Luka Doncic of the Mavericks kept pace with the Suns in the first half, scoring 27 points to match Phoenix’s total of 27. According to ESPN Stats & Information, Dallas led 57-27 at halftime and increased its lead to 46 points in the fourth quarter, the largest margin in a Game 7 in the last 25 years.

While Paul’s plus-minus for the regular season and playoffs combined was the lowest of his 17-year career (the Suns were outscored by 39 in the 31 minutes he played), his teammates weren’t much better.

Devin Booker, Phoenix’s only All-Star this season besides Paul, scored 11 points on 3-for-14 shooting, well below his average of 26.5 points per game in the previous two postseasons.

Booker noted, “They did an excellent job of getting the ball out of my hands and trapping every action I was in.”

Deandre Ayton, the Suns’ big man, finished with just five points and four rebounds. After exchanging words with Williams on the bench, he was pulled with 8:26 left in the third quarter and did not return to the game.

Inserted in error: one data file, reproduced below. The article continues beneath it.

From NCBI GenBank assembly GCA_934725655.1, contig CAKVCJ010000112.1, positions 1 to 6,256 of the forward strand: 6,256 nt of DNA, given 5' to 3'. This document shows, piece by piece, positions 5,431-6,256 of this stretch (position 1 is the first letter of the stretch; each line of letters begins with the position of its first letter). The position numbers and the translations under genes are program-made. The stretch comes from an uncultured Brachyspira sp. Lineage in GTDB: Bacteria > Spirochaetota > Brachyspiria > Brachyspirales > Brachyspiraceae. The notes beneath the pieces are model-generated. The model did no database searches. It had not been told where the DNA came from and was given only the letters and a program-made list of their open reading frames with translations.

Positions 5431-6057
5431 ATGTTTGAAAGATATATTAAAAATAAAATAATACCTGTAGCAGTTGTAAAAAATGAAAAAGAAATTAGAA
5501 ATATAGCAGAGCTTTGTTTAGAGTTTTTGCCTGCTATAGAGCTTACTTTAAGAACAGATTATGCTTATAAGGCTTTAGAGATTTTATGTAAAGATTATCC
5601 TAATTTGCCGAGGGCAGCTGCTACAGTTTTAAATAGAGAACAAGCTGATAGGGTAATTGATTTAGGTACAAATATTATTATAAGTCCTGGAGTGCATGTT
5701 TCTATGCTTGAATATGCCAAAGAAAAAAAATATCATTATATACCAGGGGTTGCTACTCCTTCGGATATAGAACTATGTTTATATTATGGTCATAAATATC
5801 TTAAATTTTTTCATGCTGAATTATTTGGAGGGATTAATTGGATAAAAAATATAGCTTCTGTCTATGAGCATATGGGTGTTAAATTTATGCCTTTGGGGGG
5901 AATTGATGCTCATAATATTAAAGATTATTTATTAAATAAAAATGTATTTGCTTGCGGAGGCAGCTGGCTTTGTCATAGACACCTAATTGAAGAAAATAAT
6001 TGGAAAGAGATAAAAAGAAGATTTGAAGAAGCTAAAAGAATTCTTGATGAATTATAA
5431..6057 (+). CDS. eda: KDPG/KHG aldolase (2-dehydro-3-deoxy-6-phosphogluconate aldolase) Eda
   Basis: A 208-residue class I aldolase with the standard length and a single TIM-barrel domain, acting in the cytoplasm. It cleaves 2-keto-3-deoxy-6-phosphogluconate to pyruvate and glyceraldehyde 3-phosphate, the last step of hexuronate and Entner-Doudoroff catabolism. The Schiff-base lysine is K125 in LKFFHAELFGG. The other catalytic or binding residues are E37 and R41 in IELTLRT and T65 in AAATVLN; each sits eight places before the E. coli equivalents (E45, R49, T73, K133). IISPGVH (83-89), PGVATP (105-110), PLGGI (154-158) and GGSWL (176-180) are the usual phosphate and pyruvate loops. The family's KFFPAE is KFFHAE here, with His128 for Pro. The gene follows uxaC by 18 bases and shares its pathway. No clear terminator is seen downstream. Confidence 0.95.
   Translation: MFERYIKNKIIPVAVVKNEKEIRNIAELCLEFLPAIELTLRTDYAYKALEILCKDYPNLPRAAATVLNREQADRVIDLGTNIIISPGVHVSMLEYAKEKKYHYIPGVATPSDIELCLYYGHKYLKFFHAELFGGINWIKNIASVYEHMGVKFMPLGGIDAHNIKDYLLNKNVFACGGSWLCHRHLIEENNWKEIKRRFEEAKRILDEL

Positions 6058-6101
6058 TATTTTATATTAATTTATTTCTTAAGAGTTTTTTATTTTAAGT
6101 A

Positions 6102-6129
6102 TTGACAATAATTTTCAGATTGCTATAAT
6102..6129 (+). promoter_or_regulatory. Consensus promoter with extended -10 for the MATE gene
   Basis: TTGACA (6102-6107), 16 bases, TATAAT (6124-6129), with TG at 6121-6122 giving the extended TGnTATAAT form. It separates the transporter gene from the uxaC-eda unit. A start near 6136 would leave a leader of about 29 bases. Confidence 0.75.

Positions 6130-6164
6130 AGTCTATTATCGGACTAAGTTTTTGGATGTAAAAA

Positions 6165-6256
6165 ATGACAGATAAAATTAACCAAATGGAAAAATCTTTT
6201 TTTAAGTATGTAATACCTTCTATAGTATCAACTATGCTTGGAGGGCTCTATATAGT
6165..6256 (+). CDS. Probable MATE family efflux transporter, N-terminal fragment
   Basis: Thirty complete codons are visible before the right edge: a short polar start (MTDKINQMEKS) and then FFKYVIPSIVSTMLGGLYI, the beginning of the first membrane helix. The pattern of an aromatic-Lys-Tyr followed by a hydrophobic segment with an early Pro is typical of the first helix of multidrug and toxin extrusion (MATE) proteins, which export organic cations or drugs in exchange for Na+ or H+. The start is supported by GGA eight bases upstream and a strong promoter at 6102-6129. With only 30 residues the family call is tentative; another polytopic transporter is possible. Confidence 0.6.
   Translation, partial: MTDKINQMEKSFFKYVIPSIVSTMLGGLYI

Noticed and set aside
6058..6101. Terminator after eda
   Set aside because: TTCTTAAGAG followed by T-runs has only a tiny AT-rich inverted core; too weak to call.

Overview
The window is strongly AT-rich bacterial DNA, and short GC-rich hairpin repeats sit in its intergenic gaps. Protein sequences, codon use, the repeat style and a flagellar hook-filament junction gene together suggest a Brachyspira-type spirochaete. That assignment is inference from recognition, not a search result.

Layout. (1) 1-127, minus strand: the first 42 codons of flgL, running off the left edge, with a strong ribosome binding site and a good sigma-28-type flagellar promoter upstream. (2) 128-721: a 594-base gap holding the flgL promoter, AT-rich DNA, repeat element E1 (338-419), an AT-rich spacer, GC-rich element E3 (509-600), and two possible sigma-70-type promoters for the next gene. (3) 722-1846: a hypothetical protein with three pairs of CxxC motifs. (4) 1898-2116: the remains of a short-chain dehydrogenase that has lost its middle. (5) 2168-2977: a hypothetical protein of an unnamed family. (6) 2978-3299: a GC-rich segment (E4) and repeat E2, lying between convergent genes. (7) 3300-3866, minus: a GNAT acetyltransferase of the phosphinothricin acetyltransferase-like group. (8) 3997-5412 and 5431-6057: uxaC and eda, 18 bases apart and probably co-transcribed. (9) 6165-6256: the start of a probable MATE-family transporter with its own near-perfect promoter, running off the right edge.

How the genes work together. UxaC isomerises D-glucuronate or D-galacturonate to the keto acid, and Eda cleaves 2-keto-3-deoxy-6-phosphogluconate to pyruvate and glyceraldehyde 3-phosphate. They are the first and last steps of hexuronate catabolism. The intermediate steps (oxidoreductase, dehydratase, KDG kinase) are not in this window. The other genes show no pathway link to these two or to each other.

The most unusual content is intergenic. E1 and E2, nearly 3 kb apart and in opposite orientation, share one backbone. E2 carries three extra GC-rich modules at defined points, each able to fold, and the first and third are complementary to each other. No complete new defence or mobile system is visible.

When asked why Ayton only played 17 minutes, the third-fewest minutes the former No. 1 choice has ever played in a game, Williams replied flatly, “It’s internal.”

The Suns’ coach, Jason Kidd, believes the gravity of the situation in the win-or-go-home game got to them.

“You could see early on that some of the burden was on them,” Kidd said, “because they missed some shots that they normally make.”

After then, the Suns made no excuses.

Williams commented, “We basically played our worst game of the season tonight.” “All year long, we’ve been hearing all the accolades, winning all the games, setting records, and all that stuff,” I told them. We’ve been taking everything in stride. You’ll have to take it [as well] tonight. That’s part of being a man.”

Phoenix became the third club in NBA history to win at least 64 games in the regular season yet not progress to the conference finals, joining the Dallas Mavericks in 2006-07 and the San Antonio Spurs in 2015-16.

According to ESPN Stats & Information, the Suns’ cumulative score difference of 60 points in Games 6 and 7 was the second-largest score differential in a postseason series, trailing only the Warriors’ 62-point victory over the St. Louis Bombers in 1962.